While this article spells out many details about AP Automation, and we highly recommend you read about all of them, here is a quick list of the topics and questions this article explores:
- AP Automation Case Study
- What is AP Automation?
- How Do AP Departments Operate?
- What are the Hidden Costs of AP Automation?
- Does AP Automation have an ROI?
- What are the Benefits of AP Automation?
- Does AP Automation Pay? If so, under what circumstances?
AP Automation Case Study
One of the largest commercial office Real Estate Investment Trusts (REIT), headquartered in Arizona, had implemented an outsourced, web-based Accounts Payable (AP) imaging, Optical Character Recognition (OCR) and workflow solution to drive efficiency through the AP process.
The result: The AP department had half of the productivity of a typical AP department and incurred one of the highest costs to process an invoice we have ever seen.
Their aim to automate AP clearly had a negative Return on Investment (ROI). This result is, in fact, not at all unusual; a negative ROI is the typical outcome of an AP automation project. How could this happen when automation is supposed to improve efficiency?
What Is AP Automation? A Closer Look at the AP Process and Automation
The AP process would seem like an ideal candidate for automation. It involves receiving paper invoices from vendors; coding them; routing them for approval or performing a match between the invoice, purchase order and receipt; entering the invoice data into the accounting system; and performing disbursement of funds through checks, wires or ACH payments.
There are a myriad of vendors selling AP automation solutions that scan paper
invoices and turn them into electronic images, OCR tools that “read” the invoice and populate the data from the invoice into a system, and workflow tools that allow the electronic images and data to be routed electronically for approval and/or perform a match. Some or all of these components may be implemented in a solution.
It’s therefore logical to conclude that these tools, once implemented, would yield a highly positive ROI, right?
In reviewing the AP process at well over 200 companies in a variety of industries, we have found that the answer is almost always the opposite – most pure AP automation projects fail.
Why? The answer can be found in how AP departments actually operate.
How do AP Departments Operate?
The assumption that most of the work in an AP department is simply data entry leads people to think that automation will eliminate most of the effort – but nothing could be farther from the truth.
In our review of well over 200 AP departments, we see that they typically perform the following functions and incur these average percentages of time and cost (since the cost is mostly personnel and related overhead).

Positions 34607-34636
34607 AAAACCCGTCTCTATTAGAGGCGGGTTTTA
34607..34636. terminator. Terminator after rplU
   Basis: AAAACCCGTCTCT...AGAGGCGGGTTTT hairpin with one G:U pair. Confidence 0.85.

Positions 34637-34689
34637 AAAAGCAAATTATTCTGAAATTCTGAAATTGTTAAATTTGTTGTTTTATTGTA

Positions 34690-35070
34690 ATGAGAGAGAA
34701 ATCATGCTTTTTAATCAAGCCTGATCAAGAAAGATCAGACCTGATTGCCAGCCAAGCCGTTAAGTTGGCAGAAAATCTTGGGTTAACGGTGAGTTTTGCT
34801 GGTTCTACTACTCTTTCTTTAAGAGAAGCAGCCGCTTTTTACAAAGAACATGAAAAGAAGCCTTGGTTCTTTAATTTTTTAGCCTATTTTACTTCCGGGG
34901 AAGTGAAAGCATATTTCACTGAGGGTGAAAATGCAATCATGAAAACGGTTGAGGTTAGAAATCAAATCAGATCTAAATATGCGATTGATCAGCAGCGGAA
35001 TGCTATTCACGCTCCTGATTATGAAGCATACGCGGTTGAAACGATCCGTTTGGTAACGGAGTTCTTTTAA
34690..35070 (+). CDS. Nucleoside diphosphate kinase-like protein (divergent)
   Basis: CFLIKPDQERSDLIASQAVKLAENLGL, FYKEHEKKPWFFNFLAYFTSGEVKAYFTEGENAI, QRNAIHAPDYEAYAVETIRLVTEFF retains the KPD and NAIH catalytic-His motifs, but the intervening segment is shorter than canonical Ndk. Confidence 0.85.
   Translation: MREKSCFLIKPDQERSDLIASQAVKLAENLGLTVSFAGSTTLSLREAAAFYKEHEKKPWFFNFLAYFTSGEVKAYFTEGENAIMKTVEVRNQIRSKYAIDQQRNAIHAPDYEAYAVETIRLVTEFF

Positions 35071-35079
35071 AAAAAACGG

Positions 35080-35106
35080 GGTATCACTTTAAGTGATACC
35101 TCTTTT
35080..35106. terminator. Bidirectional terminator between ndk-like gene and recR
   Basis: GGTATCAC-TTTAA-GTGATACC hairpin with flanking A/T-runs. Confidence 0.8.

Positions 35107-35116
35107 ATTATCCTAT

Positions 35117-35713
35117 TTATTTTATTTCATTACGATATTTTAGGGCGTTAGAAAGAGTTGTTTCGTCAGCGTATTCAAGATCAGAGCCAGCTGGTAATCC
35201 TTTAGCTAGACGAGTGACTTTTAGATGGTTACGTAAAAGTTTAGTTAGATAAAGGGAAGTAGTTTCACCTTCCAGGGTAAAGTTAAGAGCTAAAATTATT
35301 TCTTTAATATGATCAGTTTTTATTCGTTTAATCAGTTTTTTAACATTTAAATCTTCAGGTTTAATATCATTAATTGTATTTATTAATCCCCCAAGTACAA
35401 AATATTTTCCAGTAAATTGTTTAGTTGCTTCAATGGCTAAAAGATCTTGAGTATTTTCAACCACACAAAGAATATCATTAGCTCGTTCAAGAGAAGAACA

Note that these figures may vary based on the industry and the individual company, but these figures are accurate for most service and manufacturing companies apart from retailers:
- Invoice receipt – 15% – This involves receiving the invoice either on paper or electronically, opening the mail and getting it ready for processing
- Data entry and/or invoice matching – 10% to 20% – This involves entering the invoice (in the case of a Non-PO invoice) or performing a three-way match of the invoice, PO and receipt (in the case of a PO invoice) into the accounting system.The percentage of effort is generally higher if the company uses a higher percentage of POs since these require matching which in turn requires documenting exceptions and routing them for resolution.
- General ledger coding, problem resolution, sales/use tax compliance, vendor maintenance, accruals/other projects and customer service – 60% to 70% – This involves determining the general ledger coding for an invoice, resolving any exceptions on an invoice such as a discrepancy between the PO price and invoice price, adding and maintaining vendors, performing customer service such as dealing with phone calls from vendors and other managers in the company, and performing monthly, quarterly or annual processes such as monthly accruals, 1099’s, etc.
- Disbursement – 5% – This involves paying vendors according to terms in the appropriate format (check, wire, ACH), dealing with problems related to disbursement (stopped checks), escheatment, and so on
What Are the Hidden Costs of Accounts Payable Automation (AP Automation?)
AP automation also adds a degree of overhead to the AP process that is not insignificant in the following areas:
- Scanning invoice documents and routing invoices for approval or exception resolution is time consuming (in a paper process there is no need to scan documents and they arrive in the AP department generally approved and coded)
- Performing data entry into a typical browser-based AP automation system usually takes more time because, unlike accounting systems, these systems are not optimized for high speed data entry
- Maintaining the system with user IDs, passwords, security setup, approval matrices (who approves which invoices and at what dollar levels), manager roles, etc.; not to mention handling an excessive number of phone calls into the AP department that now come from people who forgot their passwords
- Managers placing more requests upon the AP department for information, not fewer due to availability of AP information and document images
The bottom line? The overhead involved typically erases all of the saved effort in data entry by a factor of two or more!